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Pride and Prejudice at the Crucible Theatre Sheffield

Published by: Paul Tyree on 20th May 2015 | View all blogs by Paul Tyree

Pride and Prejudice

Inpolitic (Politically incorrect) or Copolitic (Politically correct) (Totally just made up those words) smile 


(Photos by Johan Persson)

The Crucible Theatre's latest interpretation of Pride and Prejudice is a curious beast of a thing.

Probably because of the familiarity of the story the decision has been taken to employ black and ethnic minority actors in roles traditionally played by white actors. Of course if this was an all black production it would be different but because most of the roles are still played by white actors you have to begin to question why it was felt necessary to employ black actors for these roles. 

Firstly one would have to say that this was a directorial decision and has therefore to be of importance. Perhaps the director is asking the audience to accept the actors cliche that any actor should be able to play any role. (Even though that is not true - you wouldn't ask Woody Allen to play Rambo). The decision certainly doesn't affect the quality of the acting which is fine, but you do wonder what point is trying to be made by having both white and black actresses play the Bennett sisters. 

Of course most people would say that the ethnic background of actors should not matter at all. Were that true then it should not matter that Laurence Olivier played Othello, but in these enlightened times you would be hard pressed to  find any white actor cast in that role. Is that right that white actors cannot play Othello?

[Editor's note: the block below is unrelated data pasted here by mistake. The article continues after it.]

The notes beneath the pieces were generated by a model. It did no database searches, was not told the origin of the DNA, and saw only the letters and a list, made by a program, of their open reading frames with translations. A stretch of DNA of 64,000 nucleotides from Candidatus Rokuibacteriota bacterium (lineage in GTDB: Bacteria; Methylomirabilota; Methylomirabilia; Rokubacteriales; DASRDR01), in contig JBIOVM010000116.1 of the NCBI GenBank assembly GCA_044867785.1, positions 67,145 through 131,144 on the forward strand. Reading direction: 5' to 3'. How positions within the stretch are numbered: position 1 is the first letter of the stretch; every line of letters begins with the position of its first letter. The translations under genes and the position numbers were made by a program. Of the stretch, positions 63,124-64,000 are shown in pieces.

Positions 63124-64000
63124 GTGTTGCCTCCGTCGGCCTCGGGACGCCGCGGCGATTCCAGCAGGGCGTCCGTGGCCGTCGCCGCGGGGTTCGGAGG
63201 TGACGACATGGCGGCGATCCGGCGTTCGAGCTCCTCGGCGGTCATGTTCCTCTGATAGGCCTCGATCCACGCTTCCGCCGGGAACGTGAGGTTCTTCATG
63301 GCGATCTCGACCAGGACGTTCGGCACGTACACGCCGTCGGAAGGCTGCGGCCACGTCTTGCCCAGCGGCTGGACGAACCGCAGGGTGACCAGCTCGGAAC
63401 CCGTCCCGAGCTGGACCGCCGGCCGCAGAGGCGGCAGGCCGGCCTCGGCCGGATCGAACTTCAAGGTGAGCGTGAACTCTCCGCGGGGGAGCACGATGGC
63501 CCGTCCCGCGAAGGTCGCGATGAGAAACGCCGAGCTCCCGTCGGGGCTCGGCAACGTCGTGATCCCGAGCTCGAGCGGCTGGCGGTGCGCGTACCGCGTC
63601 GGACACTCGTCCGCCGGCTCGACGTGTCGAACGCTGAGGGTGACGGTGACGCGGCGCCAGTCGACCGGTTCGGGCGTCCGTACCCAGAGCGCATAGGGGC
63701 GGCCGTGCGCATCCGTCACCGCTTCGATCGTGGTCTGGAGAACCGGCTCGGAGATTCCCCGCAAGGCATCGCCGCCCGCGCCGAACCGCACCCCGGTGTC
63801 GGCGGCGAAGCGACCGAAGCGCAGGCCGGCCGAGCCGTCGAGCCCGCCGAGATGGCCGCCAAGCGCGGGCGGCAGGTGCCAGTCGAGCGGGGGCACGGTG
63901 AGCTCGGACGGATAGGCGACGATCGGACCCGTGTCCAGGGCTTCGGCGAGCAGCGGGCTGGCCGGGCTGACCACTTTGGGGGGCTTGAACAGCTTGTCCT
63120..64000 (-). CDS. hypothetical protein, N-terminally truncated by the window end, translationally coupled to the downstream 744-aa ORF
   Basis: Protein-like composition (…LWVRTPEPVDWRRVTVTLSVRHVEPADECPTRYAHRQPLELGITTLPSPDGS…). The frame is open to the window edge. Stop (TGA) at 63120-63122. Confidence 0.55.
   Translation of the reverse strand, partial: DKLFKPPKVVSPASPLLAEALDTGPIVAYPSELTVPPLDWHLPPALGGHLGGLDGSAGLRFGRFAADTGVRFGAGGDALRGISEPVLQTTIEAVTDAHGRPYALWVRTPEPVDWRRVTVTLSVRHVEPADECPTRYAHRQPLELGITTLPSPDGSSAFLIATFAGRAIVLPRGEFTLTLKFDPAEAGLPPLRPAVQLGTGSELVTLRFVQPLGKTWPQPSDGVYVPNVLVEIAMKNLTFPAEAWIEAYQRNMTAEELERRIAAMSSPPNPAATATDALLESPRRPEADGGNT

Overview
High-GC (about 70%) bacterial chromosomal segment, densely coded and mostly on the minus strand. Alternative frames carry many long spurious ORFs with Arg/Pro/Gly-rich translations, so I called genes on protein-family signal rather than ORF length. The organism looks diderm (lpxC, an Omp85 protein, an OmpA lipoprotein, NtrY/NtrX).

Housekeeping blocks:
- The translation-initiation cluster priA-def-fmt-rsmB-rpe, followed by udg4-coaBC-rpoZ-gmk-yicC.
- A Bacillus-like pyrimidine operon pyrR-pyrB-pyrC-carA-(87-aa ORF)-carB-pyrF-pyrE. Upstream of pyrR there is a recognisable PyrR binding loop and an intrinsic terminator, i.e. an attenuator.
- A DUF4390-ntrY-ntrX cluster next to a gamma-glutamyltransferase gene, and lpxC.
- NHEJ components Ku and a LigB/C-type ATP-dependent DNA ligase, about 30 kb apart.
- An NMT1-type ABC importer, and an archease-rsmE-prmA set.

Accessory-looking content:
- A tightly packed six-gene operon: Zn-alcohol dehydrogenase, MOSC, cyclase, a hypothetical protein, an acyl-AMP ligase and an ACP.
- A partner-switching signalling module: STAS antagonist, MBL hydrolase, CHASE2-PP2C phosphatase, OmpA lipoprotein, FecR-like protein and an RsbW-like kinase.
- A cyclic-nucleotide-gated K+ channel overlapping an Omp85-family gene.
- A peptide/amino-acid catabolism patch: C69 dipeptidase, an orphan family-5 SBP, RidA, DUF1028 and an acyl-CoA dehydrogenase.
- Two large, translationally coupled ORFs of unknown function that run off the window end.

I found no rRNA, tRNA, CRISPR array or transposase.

You may be wondering why I'm asking such a question, and I too am in two minds as to why the director of this piece is asking us to consider it. Are we perhaps becoming too politically correct so that we now feel the need to offer roles to ethnic minority actors simply because we wish to make a statement. And exactly what the point or statement that is trying to be made is still unclear to me.

It is therefore somewhat of a distracting rather than enlightening addition to the familiar tale of Pride and Prejudice. 

As to the play itself however it is a generally pleasing although not exceptional rendering of the piece. Whilst the acting in some places is fine, Isabella Laughland as Elizabeth Bennett and Michele Austin as her mother, Mrs Bennet are both excellent and add much to this production. There are however some weaker actors notably James Northcoat as Mr Darcy is completely ineffective in the role in a rather uninspired performance.

This is a generally pleasing evening at the theatre but it has to be said that this production has the feeling of something that could and should have been so much better. 

mr darcy

Box Office: 0114 249 6000



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